Okay, network theory and protocol questions for you guys:

Assuming a router is using NAT, is a device's MAC address every actually exposed to the Internet? Or, does the router transmogrify (wow, spell-check didn't have a problem with that word, I always thought it was just a Calvin and Hobbes term) the MAC like it does with the source device's IP address?

I seem to remember from classes that once the packet hits the network router the router substitutes its IP and MAC info in there, slaps a frame on it and then kicks it out onto the web in the general direction of the closest IP match. However, a thread that I read on another site indicated that the MAC address changed with every hop!

While that may be nice for privacy issues (no real way to tell what the original device/routers MAC was from an arbitrary point along the hops), it doesn't really seem to make sense that both the IP and MAC would need to be stripped each time.

  • a MAC address of a device is only seen by the device at the next hop. – MaQleod Oct 21 '11 at 23:09
  • I should have provided the stimulus for the question: If a MAC persisted from a source device across the network router onto the Internet, and given a theoretical all seeing eye across the networks would it be possible to trace the PHYSICAL movements of a device (and thus user) across networks due to a MAC address's relative permanence. MACs are assigned arbitrarily (by the manufacturer) and thus it is possible to have duplicate MAC collisions, but such instances would be quite rare, thus the likely hood of a positive correlation between physical movements and MAC address significant. – zentechinc Oct 24 '11 at 17:54
  • Anyway, from Pauls answer, it seems that the answer is simply: NO, a MAC address cannot be used to identify/profile/trend a user from a foreign network. I had thought the packet frame simply introduced routing information for the packet across the networks and left the majority of the packet (including the original MAC) intact. – zentechinc Oct 24 '11 at 17:59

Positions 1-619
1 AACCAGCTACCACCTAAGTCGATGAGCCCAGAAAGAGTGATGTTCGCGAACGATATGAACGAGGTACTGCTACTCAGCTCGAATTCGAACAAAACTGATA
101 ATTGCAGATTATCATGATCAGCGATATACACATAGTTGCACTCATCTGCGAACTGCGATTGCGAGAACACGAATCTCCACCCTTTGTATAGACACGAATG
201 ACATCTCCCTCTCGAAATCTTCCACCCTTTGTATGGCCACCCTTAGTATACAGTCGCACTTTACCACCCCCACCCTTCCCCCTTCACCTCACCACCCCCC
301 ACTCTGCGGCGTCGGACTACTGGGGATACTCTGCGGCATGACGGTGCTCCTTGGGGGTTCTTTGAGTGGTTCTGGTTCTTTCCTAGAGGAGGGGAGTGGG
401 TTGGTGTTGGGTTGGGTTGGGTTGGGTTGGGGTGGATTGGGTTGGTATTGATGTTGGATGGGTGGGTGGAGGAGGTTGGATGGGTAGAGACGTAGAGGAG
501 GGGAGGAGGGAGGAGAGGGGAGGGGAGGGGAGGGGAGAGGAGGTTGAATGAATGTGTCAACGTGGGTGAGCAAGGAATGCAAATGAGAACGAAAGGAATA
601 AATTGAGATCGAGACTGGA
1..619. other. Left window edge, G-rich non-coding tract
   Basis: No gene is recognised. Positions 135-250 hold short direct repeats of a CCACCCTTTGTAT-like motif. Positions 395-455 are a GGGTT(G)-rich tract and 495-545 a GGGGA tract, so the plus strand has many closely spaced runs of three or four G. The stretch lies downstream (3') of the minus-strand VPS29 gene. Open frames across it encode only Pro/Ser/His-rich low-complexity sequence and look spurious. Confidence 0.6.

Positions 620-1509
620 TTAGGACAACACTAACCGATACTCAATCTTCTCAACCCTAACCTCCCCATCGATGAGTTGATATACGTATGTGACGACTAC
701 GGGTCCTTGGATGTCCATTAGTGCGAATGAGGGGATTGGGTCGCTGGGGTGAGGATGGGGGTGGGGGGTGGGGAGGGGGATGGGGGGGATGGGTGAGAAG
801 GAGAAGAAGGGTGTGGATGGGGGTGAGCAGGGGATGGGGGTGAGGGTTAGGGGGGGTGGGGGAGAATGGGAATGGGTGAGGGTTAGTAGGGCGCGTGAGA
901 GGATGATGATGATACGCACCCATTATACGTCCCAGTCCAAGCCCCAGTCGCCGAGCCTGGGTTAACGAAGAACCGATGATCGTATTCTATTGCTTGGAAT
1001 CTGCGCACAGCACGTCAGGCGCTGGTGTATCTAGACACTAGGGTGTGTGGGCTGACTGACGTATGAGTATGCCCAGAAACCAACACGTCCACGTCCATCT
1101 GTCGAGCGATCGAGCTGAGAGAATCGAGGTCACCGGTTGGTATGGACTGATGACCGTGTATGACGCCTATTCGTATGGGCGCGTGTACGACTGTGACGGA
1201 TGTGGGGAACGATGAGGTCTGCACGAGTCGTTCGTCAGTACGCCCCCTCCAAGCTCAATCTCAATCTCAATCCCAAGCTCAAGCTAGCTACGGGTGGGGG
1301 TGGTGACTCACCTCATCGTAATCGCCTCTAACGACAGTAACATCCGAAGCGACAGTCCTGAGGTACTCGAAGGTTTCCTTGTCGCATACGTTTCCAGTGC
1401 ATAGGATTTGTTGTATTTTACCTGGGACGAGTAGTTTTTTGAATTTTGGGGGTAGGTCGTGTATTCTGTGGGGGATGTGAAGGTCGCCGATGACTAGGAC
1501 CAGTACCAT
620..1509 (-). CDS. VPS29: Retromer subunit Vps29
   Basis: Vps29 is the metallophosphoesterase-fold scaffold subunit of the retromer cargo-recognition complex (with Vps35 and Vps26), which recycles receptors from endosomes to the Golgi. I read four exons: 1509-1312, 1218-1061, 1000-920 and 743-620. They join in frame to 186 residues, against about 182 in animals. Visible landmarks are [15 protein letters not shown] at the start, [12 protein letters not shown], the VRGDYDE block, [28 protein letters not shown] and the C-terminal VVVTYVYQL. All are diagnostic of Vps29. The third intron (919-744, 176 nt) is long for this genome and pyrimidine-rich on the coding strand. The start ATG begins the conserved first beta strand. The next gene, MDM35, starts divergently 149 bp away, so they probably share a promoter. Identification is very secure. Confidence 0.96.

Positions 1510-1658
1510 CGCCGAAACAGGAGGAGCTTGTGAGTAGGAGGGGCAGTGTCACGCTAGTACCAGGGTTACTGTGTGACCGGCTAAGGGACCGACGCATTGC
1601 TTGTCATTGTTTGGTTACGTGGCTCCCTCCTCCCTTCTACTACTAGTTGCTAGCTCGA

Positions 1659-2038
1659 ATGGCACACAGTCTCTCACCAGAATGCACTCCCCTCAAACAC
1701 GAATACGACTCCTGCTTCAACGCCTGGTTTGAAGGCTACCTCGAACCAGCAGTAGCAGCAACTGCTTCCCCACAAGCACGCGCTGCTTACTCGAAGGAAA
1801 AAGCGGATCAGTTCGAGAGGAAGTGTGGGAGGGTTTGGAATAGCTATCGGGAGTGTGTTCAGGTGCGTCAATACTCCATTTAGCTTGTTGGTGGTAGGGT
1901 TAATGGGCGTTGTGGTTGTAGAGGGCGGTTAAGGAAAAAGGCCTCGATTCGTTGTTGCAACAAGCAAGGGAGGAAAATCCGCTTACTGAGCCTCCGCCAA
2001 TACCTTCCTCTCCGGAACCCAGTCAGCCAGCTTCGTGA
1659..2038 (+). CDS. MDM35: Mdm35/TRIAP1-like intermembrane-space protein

A mac address is only relevant to the local broadcast domain (vlan, subnet). The source MAC address on each packet is the MAC address of the device that emitted the packet onto the local network.

It is a layer 2 address. So it isn't so much the router "substitutes" its own MAC address, the only possible (for the sake of this discussion) mac address that can be on a packet emitted from the router is the mac address of the interface on the router that the packet originated when put out onto the internet.

Note that the router mac address is only present in the packet until it reaches the next hop - the next router. At that point the packet is routed, exits the ISP router, and has the MAC address of the ISP router interface.

None of this is about security or privacy, it is the difference between how layer 2 and layer 3 networking works.

  • It's also possible that other protocols than ethernet may be used between 2 hops, depending on the media. – ott-- Oct 22 '11 at 1:19
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    There will always be a layer 2 address, MAC stands for Media Access Control and is a sub-layer in OSI. It is not specific to ethernet, however it does originate there. – Paul Oct 22 '11 at 3:18

Short answer:

MAC and IP address are replaced by a router if using NAT. If the router just "routes" packets, MAC is still replaced but the IP address remains.

Long answer:


  • This is incorrect, NAT has nothing to do with MAC addresses. – Paul Oct 22 '11 at 3:16
  • Care to elaborate why you think the question was about only NAT? Of course NAT has nothing to do with MAC addresses, but why you think my answer is wrong based on that? – nlucas Oct 23 '11 at 15:36
  • You are welcome to rephrase, and I'll reword my reply. It reads like "MAC and IP Addresses are replaced if using NAT". You probably meant: "MAC addresses, and IP addresses if using NAT, are replaced by a router". – Paul Oct 24 '11 at 11:15

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